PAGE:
Despite passing my viva a year ago this week, I still hadn’t actually had my PhD conferred by the University and reached the promised land of graduation. So, it was very exciting to return to Cambridge last weekend to take my Doctorate. Sadly, as with every trip it seems impossible to catch up with everyone, especially as I seem to have spent much of Saturday being photographed from every angle, but it was great to see everyone that I did—thank you for coming along to help me celebrate!
When the video recorder failed to record the soundtrack to last week’s Doctor Who it was the
excuseomen I needed to splash out on a digital video recorder.
Single tuner models are now under a £100, but I think the ability to watch and record different programmes is pretty much essential for a TV recorder, so I spent the additional £25 on the twin tuner Fusion FVRT145 from Argos.
This model had favourable coverage on various websites, and overall I’m very happy with it. The interface is not going to win any awards, but unlike many no-name Freeview boxes, it’s responsive and does the job. The 80GB hard drive seems to allow for plenty of programmes to be recorded, and picture quality is acceptable using “LP” compression, although it can be a little “blocky” with “EP” compression. Recordings can be recompressed after they have been made, although it is not possible to perform any form of editing such as to trim the start or end of a recording. The first time I tried to view some digital channels, the tuner seemed to take a while to unscramble the picture which was a little odd, but it has worked fine since.
The 14-day TV guide is downloaded every night at 3am so you do have to leave the box on 24/7—and it’s got a fan which might annoy some people wishing to sleep in the same room—but the guide make recording programmes a doddle. The only feature that is really missing is the ability to schedule repeat recordings: a TiVo-owning friend enjoys the ability to issue instructions such as “record all new episodes of Doctor Who” while this box lacks even the ability to record for an hour every Saturday night at 7pm 1.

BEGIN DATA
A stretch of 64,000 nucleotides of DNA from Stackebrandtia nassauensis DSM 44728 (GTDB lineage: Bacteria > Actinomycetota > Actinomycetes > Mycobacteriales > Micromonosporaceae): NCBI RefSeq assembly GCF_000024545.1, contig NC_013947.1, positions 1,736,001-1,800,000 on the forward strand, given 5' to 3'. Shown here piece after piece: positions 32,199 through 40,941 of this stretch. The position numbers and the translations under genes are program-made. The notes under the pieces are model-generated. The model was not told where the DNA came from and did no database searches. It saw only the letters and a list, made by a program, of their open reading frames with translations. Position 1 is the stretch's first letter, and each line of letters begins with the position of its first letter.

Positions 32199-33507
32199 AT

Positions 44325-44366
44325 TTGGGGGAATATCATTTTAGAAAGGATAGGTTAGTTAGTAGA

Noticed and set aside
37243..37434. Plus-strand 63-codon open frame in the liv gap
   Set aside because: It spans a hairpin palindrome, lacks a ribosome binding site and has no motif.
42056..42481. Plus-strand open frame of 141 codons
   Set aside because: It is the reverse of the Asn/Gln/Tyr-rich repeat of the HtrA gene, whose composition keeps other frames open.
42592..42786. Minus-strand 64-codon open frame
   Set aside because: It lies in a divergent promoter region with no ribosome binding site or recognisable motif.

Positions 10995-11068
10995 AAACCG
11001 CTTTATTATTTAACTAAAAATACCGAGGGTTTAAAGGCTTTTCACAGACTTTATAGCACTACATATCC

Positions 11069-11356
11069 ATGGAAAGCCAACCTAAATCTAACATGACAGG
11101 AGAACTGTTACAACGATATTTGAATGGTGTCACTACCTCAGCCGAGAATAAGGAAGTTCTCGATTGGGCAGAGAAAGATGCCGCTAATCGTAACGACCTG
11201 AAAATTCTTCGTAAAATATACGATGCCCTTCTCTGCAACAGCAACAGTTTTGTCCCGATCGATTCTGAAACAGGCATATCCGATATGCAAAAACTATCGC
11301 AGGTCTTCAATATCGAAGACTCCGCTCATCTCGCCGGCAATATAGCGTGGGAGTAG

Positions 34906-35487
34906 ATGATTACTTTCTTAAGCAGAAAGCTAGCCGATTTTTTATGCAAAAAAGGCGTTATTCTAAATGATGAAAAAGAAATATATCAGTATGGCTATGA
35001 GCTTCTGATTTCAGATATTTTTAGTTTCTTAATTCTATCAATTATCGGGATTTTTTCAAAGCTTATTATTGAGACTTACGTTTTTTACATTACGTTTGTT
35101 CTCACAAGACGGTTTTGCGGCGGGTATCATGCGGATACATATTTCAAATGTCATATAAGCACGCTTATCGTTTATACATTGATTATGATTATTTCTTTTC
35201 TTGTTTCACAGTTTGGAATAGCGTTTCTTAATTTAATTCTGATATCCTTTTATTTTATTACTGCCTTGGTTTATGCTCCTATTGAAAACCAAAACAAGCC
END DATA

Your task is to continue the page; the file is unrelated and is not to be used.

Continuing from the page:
After happily using the box for 2-3 weeks, one morning I awoke to discover that overnight all our stored programmes had been wiped. Half an hour of web-surfing later it seems that this is not uncommon for this model of recorder, but apparently can only occur if signal quality drops below 65% while recording in compressed mode. I’ll be recording in SP-mode only in the future.
Aside on Freeview
Despite the loss of our stored programmes, overall I am really pleased with my new gadget, and I think the main reason for that is Freeview. I don’t think there’s very much on TV worth watching, and when we had a standalone Freeview box, I still couldn’t find anything to watch when I wanted to veg out. But with this box, a quick flick through the programme guide reveals a plethora of delightful repeats of quality programmes such as Jeeves & Wooster and Due South on various digital-only channels. None at convenient times of course, but with a DVR suddenly all are available at a time of my choosing. Even on the traditional channels, recording is so effortless that I find myself recording programmes which sound interesting on the off-chance I may watch them if I just want to switch out my brain for half an hour… With FilmFour becoming free-to-air in July, a Freeview-enabled Digital Video Recorder ought to be an essential item for every living room.
- Although this feature might be of limited use given the volatility of British TV scheduling, especially during a sport-laden summer season!
The remake of the late, great, Douglas Adams’ episode Shada is excellent—and set in Cambridge! The first webcast to be made, Death Comes to Time does not seem to be available although I don’t think that is any loss as I was not terribly impressed by it, but there appear to be two others which I don’t remember watching.